Away with the hoe and in with the RTK GPS

Away with the hoe and in with the RTK GPS sub-2cm inter-row sowing

It takes but a quick glimpse over current agricultural machinery to understand the complexity, high level of technology and sophistication involved with growing a crop. In Australia approximately 70% of farmers have adopted some form of GPS guidance. The most accurate guidance (Real Time Kinematic or RTK GPS – uses a base station) is so precise that it can move off the track no more than the thickness of two iPhones! It certainly has more computing power too, collecting up to 100MB per paddock of data on fuel consumption, seeding rate, amount of grain  harvested whilst signalling control valves and solenoids to open and close based on position. I could go on about how fantastic this technology is (I’m a bit of a sucker for innovation) and how far advanced Australian farmers are but videos paint a thousand pictures so check these out below.

The first example is a completely autonomous tractor towing a ‘chaser’ bin allowing the harvester to unload on the run! The tractor waits on the sidelines and is summoned at the press of a button.

This next video is filmed in WA. The boom of the sprayer is fitted with a number of GreenSeeker weed detectors illuminating the ground with infrared and red light to detect any green foliage. The spray nozzle is only activated over a weed, reducing herbicide (weed-killer) usage by up to 90%.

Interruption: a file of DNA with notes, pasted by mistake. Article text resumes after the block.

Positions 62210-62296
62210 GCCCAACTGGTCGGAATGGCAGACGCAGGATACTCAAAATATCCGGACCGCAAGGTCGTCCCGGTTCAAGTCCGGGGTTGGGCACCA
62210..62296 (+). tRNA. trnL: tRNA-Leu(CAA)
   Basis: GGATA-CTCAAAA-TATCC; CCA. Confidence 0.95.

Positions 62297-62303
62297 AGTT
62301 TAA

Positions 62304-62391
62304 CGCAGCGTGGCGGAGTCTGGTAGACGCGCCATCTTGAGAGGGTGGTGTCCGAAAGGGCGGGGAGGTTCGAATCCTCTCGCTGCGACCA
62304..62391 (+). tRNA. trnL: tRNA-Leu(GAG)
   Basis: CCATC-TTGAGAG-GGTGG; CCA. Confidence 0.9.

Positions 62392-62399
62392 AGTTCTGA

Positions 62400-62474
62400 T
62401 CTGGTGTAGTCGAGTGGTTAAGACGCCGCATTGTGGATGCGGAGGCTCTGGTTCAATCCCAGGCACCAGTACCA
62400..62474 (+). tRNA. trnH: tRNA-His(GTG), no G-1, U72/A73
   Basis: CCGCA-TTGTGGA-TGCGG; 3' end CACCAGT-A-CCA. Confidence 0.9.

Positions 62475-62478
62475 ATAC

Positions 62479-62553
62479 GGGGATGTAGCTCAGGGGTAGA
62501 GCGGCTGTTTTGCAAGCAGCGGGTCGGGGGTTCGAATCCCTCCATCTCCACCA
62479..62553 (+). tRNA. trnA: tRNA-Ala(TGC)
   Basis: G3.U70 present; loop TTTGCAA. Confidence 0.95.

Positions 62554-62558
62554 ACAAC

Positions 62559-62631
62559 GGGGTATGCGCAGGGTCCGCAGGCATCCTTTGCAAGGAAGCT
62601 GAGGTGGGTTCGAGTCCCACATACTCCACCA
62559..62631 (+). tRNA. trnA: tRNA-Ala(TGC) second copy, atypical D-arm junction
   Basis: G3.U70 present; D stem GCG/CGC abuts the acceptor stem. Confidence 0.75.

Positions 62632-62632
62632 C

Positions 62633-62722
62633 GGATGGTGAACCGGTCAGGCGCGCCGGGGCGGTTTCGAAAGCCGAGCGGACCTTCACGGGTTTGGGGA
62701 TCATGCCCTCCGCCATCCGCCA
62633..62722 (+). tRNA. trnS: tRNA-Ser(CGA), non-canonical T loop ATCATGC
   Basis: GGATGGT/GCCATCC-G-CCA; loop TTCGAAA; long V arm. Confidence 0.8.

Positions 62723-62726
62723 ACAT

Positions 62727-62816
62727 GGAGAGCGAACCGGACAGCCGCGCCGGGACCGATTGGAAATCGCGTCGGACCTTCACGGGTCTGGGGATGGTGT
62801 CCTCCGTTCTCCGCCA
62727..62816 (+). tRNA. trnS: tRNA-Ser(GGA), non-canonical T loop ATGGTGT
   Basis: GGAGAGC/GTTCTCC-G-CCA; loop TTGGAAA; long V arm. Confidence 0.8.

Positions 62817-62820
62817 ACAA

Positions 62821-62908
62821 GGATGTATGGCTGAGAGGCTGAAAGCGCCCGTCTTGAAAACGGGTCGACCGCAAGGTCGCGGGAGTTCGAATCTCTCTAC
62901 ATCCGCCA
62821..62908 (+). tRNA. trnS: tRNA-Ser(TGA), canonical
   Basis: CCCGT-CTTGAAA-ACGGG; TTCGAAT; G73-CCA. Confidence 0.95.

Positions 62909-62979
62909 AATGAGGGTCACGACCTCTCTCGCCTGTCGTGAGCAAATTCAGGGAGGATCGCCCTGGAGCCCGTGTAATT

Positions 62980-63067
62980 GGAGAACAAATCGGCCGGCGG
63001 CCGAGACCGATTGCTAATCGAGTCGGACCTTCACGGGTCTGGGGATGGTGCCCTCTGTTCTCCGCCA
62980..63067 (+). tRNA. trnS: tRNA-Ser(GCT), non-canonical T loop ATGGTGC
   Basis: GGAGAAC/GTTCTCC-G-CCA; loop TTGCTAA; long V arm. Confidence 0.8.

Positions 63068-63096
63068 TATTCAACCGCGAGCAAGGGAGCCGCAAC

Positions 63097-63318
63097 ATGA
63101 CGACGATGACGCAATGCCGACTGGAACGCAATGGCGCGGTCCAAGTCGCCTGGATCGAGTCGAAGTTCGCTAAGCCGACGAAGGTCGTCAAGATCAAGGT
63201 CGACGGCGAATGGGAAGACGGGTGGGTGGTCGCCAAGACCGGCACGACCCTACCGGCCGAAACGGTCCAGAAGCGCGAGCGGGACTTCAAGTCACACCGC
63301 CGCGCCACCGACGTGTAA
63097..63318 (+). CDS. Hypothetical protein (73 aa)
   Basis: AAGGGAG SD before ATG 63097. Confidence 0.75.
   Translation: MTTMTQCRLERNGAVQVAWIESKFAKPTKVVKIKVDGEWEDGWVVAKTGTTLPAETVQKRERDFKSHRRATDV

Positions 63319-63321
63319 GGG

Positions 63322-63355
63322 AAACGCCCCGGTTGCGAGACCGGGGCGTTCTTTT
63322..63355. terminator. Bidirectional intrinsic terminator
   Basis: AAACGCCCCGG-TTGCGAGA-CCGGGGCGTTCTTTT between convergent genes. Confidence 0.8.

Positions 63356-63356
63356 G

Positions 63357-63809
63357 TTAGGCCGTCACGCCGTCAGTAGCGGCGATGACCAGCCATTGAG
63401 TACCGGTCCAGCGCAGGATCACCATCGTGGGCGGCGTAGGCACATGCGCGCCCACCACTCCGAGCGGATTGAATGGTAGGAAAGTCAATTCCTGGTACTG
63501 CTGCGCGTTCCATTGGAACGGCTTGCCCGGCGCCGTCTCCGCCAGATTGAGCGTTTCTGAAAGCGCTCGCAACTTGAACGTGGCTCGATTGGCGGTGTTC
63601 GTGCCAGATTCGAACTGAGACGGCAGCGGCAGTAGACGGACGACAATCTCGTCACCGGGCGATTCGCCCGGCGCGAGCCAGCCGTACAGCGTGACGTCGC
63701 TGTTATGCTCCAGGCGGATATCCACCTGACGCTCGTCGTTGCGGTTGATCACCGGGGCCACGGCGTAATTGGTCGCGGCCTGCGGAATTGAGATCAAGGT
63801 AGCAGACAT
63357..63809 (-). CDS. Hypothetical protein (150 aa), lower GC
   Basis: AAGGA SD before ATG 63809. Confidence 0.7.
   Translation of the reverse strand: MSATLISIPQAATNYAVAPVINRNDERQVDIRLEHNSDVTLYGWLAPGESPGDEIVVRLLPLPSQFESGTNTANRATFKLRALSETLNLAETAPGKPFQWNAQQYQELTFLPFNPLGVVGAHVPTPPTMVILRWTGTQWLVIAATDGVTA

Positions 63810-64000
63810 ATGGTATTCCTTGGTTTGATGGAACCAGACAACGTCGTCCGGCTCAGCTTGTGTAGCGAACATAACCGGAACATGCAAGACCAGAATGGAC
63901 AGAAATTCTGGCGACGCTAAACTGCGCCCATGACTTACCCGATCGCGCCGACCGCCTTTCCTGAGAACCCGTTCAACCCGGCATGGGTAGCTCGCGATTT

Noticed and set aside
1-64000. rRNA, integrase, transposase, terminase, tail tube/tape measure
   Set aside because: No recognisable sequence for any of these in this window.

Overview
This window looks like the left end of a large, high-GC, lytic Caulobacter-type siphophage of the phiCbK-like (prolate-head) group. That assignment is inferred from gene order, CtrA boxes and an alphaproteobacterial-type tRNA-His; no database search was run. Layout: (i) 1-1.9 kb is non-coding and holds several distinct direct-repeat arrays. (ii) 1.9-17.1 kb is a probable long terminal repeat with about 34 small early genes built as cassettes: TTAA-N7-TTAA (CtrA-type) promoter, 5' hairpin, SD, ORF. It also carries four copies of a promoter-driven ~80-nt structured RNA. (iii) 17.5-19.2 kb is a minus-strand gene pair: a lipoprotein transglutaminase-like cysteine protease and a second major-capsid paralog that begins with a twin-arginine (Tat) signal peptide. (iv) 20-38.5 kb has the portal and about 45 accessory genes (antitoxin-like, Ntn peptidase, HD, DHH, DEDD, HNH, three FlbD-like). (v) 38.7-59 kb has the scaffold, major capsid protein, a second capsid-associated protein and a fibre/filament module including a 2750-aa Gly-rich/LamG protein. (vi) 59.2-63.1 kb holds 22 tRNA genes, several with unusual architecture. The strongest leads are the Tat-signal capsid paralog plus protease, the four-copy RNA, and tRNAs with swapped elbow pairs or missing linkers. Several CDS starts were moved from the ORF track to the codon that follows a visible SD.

The sensors in this video function by measuring the reflected light from the sun to detect green foliage and similar to the method above, only spraying weeds.

Inter-row sowing is a great example of GPS accuracy. The seeder can place seed between the previous stalks (known as stubble) of last year’s wheat without disturbing a single one! This technique improves water retention, soil carbon storage and protects the young seedling from wind and heavy rain.

And finally sometimes not doing anything becomes boring:

Stay tuned for more videos and information on how far advanced current agriculture really is! Next week: Drones.


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